Oh, overnight train… how I despise you! Now that I’ve had it both ways (luxury and budget) I know it just isn’t for me. I’m a light sleeper, and the smallest noise, bright light, different motion, or lack of motion wakes me up, then I can’t get back to sleep. I had 3 very nicer older Spanish ladies sharing my cabin, but they had to get up at 4:30 am to get off the train in Valencia, and no matter how quietly they whispered, it still woke me up, and kept me up. So, I had maybe 3 ½ hours of sleep last night. That doesn’t bode well when you’re hitting a big city like Barcelona and have many, many things to see. Suffice to say I kind of ran out of steam. My hotel is in a really great location just near the Parc de la Ciutadella, the Picasso Museum and about a 10-15 minute walk from La Ramblas. La Ramblas itself didn’t do very much for me, but that market… by now I guess you know I like a good market, and this one didn’t disappoint. It’s called La Boqueria, and it’s just off La Ramblas, you can’t miss it. I have never seen fruit arranged so beautifully in all my life. Now I know why they yell at you for touching-just arranging it is an art! So I had lunch at the market, just some little tapas tasters… I bought some beautiful cherries that didn’t taste nearly as good as they looked, but that’s always the chance you take with fruit (anyone remember that episode of Seinfeld?)
So I continued on my walk up to see one of Gaudi’s masterpiece, La Pedrera (used to be known as Casa Mila). It is an amazing building that was the home of Pere Mila, a wealthy Catalan construction honcho. My favourite part was the rooftop terrace. It’s like a wonderland up there! All of the different shapes, textures and is so whimsical. The views not bad either! Gaudi is clearly influenced by natural elements and organic form, all you have to do is look at his work and you can see how fluid and almost free form it is. Love it, and love him!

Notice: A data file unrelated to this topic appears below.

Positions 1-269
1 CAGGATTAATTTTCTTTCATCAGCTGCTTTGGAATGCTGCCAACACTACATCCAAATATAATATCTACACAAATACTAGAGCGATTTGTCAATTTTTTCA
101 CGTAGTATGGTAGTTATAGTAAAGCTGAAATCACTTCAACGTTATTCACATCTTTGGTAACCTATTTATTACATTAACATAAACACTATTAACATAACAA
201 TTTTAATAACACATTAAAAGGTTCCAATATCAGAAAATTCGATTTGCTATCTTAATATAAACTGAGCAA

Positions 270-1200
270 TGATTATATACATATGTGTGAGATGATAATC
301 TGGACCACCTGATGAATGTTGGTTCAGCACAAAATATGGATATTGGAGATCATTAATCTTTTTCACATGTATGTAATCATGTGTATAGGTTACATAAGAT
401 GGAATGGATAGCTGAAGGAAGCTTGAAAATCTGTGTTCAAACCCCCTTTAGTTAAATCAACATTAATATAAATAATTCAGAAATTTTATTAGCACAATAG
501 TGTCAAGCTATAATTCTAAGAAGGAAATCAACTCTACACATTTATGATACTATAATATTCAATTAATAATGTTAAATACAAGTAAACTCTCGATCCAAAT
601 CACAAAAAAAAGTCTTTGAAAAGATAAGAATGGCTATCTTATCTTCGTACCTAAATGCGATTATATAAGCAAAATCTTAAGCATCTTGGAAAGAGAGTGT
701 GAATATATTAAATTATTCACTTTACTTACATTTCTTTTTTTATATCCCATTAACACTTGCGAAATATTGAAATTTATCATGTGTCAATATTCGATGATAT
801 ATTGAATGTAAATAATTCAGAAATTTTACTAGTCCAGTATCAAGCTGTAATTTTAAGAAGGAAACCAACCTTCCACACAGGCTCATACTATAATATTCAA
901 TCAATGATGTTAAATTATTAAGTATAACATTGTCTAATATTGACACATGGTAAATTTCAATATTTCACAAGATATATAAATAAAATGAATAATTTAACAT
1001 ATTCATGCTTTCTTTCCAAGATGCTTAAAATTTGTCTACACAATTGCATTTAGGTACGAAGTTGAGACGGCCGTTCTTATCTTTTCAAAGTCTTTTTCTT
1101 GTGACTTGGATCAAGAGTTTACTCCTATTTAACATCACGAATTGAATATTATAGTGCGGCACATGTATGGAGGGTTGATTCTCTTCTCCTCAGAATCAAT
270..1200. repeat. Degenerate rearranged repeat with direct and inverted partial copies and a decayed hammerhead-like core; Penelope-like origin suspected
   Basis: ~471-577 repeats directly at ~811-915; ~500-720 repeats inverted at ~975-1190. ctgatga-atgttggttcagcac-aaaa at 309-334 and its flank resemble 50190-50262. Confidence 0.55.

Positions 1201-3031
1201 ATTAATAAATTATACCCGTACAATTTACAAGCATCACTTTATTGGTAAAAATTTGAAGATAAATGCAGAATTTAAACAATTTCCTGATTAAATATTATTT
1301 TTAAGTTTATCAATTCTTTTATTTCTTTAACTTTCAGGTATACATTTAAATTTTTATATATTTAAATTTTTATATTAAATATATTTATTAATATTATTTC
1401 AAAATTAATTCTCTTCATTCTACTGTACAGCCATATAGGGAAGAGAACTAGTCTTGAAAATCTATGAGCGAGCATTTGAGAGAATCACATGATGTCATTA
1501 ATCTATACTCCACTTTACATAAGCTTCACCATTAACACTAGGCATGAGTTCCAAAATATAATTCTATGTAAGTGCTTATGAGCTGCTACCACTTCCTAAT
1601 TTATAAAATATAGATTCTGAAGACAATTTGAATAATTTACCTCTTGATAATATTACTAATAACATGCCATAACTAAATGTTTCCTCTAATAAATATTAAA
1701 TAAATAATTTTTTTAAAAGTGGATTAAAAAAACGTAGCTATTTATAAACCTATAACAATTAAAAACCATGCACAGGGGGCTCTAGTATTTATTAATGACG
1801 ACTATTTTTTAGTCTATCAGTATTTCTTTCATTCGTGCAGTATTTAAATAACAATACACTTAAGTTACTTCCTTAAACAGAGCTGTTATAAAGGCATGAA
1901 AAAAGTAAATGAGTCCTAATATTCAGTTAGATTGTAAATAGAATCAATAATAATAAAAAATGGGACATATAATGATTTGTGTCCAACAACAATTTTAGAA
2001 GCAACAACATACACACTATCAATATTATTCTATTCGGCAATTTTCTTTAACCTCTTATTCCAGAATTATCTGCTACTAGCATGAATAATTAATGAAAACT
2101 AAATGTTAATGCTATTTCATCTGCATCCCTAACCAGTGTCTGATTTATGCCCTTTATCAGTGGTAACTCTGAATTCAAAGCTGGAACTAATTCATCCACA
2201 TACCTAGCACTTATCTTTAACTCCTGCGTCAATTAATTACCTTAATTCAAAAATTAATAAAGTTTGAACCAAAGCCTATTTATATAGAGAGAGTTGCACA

Next I walked over to Sagrada Familia Basilica. This is the church that is continually under construction. The construction of this church began in 1882 by Paula del Villar, and was taken over by Gaudi in late 1883. He worked on the church until his death in 1926 knowing he would never see it completed, but having faith that his plans would be followed. The construction is 100% funded by anonymous donors and ticket sales to see the church, so the work is done according to how much money they donated on a month to month basis. It’s just spectacular inside. The outside is interesting, but I’m not sure how much I love it. I like the sort of lumpy, weird side better than the more modern side that has the sculptures by the Spanish artist whose name I can’t remember. Overall, I’m glad I saw it, but I wasn’t totally blown away by it.
Then I met up with Dave, an old high school friend who now lives in Barcelona. We had a great time catching up and talking about old times. It was so nice seeing him again, even though he said I brought the rain from Vancouver (see below) and having a whole conversation in English! Yay for that! I really miss talking to people… I never thought I’d say that! I came home a little tipsy from the margarita’s and a complimentary glass of cava (Spanish bubbly!) So long story short, it was a good day, but I didn’t really feel like I got to the heart of Barcelona because I was just kind of going from place to place and not doing my usual “get lost wandering around” routine that I like to do so much. Tomorrow, I will hopefully find that.